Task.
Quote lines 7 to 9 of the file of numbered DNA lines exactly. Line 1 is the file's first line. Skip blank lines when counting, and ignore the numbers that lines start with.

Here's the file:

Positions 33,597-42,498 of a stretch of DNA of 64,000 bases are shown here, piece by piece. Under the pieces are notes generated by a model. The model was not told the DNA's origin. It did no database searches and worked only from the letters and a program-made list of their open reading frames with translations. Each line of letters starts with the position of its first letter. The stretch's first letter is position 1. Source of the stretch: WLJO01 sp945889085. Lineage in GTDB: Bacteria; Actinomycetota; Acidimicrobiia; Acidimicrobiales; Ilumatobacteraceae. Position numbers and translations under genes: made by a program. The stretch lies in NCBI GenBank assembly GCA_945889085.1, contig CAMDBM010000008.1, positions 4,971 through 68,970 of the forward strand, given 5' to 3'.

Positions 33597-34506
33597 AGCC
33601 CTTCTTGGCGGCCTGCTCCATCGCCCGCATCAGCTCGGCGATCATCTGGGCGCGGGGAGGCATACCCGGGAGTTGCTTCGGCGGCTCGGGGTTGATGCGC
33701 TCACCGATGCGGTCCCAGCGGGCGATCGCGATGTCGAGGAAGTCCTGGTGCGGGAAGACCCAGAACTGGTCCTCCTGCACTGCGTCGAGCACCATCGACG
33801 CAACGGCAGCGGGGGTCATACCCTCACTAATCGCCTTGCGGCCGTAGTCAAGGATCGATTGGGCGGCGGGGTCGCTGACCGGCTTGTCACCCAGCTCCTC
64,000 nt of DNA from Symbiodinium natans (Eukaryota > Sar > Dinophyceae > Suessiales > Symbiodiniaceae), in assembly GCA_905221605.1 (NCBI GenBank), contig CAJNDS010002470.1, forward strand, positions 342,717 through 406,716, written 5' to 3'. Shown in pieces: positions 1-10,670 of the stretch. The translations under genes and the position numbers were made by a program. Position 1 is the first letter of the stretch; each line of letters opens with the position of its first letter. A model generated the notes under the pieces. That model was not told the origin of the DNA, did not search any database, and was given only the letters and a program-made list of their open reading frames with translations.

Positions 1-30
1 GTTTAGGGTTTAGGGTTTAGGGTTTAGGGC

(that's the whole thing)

64,000 nt of DNA from Symbiodinium natans (Eukaryota > Sar > Dinophyceae > Suessiales > Symbiodiniaceae), in assembly GCA_905221605.1 (NCBI GenBank), contig CAJNDS010002470.1, forward strand, positions 342,717 through 406,716, written 5' to 3'. Shown in pieces: positions 1-10,670 of the stretch. The translations under genes and the position numbers were made by a program. Position 1 is the first letter of the stretch; each line of letters opens with the position of its first letter. A model generated the notes under the pieces. That model was not told the origin of the DNA, did not search any database, and was given only the letters and a program-made list of their open reading frames with translations.

Positions 1-30
1 GTTTAGGGTTTAGGGTTTAGGGTTTAGGGC